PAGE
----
There is no reason to think that the time limitations prescribed by TRAP 21.4 and 21.8(a) do not apply to a motion based on art. 40.001. The enactment of 40.001 in 1993 was merely a legislative change to former Rule 30(b)(6)(changing "new" to "material") and an effort to make clear that the reasoning in such cases as Alford and Meriwether was not acceptable. Professor Dix has referred to "the 30-day limitation on filing motions for new trials on the ground of newly discovered evidence." Texas Practice:Criminal Practice & Procedure, sec. 50:26 (2011). I am thinking the CCA will act pretty quickly on a writ application on this ground, if the applicant can meet the requisite standards.
Newell correctly points out the jurisdictional hurdle. See Drew, 743 S.W.2d at 222.
That chapter used to contain a statutory time limit for filing a motion for new trial, but those provisions were repealed to give the CCA the rulemaking authority to set deadlines. The deadline for filing the motion was basically then ported over to Rule 21.4. Admittedly, Article 40.001 stayed in the Code whilst Article 40.05 disappeared. But as Martin notes in his citation to Drew, Article 40.001 was governed originally by the same deadline that currently exists in the Rules of Appellate Procedure. So the legislative change wasn't a broadening of the trial court's authority to rule on the motion for new trial and the continued existence of Article 40.001 in the Code doesn't translate into an independent vehicle for the trial court to grant a new trial unfettered by deadlines where none had existed before.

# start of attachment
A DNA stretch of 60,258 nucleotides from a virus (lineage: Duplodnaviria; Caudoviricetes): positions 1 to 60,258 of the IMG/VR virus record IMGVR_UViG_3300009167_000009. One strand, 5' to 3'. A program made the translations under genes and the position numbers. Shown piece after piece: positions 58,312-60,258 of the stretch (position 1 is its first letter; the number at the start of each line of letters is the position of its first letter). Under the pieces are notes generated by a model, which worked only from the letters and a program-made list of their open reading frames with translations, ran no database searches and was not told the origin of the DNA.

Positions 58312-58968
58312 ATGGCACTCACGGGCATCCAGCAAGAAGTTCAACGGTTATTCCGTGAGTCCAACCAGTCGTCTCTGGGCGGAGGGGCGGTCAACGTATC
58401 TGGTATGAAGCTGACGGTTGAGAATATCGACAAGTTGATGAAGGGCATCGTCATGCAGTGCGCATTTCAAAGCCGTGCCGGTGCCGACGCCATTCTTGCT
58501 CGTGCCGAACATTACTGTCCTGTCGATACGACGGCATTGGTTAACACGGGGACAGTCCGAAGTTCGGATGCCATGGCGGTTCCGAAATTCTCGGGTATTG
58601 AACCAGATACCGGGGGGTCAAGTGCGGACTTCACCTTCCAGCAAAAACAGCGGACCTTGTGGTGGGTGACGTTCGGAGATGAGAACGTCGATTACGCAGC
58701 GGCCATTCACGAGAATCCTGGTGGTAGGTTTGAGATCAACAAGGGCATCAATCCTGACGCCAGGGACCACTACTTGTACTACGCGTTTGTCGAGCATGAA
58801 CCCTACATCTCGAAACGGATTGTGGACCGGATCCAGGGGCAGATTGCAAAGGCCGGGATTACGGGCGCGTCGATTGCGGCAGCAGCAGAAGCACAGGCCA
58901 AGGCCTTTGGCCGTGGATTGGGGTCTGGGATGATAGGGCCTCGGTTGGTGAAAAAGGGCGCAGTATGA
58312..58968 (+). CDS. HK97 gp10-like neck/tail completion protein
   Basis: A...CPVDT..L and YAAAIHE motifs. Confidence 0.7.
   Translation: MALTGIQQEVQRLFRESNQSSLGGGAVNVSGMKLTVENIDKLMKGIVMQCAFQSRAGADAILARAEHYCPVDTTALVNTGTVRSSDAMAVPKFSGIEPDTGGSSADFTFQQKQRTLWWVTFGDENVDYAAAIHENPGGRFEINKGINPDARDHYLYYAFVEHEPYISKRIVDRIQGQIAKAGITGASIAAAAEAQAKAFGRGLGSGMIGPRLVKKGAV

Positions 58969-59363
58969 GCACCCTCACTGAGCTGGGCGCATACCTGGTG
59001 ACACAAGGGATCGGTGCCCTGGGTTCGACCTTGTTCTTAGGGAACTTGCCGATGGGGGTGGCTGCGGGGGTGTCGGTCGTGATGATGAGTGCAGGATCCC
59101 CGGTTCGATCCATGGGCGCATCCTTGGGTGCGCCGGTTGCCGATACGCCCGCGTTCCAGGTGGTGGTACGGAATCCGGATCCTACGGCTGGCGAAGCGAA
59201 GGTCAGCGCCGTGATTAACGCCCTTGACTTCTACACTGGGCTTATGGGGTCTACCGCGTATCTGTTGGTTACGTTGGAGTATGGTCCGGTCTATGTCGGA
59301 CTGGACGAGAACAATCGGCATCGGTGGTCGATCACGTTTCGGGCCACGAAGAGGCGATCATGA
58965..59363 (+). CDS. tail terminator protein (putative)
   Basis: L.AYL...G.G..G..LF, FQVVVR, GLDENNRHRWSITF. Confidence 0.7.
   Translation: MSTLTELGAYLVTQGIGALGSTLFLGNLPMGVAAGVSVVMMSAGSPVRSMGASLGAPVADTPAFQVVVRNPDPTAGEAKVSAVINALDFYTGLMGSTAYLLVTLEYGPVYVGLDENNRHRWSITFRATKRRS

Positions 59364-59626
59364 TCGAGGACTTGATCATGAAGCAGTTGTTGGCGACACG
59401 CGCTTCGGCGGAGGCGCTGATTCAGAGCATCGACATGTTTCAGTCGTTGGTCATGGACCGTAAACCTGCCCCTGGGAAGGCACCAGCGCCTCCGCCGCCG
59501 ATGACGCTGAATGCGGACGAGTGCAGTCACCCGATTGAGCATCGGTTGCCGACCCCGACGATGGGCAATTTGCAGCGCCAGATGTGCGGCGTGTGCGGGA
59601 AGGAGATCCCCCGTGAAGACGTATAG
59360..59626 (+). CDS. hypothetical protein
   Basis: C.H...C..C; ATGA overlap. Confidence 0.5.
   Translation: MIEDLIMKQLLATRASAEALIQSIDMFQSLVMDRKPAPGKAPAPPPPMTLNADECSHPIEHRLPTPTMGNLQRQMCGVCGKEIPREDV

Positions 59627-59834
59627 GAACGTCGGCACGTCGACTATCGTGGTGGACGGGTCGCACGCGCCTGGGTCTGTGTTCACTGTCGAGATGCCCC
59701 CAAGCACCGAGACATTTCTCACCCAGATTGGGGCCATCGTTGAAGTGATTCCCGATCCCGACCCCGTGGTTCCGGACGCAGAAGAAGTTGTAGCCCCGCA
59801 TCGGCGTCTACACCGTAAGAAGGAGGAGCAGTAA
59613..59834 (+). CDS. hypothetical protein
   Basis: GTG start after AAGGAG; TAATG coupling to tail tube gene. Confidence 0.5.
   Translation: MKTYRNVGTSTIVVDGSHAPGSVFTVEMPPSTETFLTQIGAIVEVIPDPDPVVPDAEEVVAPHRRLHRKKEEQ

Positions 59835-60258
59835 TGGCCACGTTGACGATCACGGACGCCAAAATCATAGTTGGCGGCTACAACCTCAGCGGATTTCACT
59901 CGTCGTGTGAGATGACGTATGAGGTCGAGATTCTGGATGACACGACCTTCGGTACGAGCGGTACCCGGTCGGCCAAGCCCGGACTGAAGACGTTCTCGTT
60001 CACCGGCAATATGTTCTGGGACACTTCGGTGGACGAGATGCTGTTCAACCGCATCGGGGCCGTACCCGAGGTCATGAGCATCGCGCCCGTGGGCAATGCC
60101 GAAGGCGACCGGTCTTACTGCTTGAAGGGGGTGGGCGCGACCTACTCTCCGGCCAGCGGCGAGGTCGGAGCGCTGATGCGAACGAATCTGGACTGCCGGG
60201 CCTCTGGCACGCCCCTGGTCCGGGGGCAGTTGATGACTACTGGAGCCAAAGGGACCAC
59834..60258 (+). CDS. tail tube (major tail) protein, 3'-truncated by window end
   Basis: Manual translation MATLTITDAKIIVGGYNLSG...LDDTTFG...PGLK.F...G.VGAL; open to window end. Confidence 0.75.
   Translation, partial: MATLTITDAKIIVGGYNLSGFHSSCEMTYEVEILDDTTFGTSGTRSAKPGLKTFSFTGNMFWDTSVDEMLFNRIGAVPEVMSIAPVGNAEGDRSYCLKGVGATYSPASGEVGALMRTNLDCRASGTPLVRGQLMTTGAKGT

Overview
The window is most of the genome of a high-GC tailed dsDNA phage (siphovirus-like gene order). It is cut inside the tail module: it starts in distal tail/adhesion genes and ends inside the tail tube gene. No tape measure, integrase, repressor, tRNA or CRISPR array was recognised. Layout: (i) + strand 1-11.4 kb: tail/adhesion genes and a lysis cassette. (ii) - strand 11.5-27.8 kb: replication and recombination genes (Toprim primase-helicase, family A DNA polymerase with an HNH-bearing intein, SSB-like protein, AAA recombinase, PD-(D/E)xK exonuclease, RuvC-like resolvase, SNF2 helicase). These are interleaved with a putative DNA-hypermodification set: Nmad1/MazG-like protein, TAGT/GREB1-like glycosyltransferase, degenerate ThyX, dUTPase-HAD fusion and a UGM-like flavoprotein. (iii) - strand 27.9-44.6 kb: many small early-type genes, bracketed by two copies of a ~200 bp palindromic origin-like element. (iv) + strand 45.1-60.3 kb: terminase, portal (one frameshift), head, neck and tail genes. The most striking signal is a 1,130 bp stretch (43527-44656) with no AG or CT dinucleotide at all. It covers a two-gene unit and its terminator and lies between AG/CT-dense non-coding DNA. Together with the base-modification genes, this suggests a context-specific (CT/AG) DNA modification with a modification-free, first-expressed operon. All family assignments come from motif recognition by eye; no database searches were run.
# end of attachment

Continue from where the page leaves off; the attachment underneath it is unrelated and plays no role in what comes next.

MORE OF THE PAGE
But that's just me.
State v. Moore, 225 S.W.3d 556 (Tex. Crim. App. 2007) provides an interesting history discussion on the shift of motions for new trial to the Rules of Appellate Procedure, albeit in the context of an amendment to a timely filed motion for new trial. If you're feeling masochistic.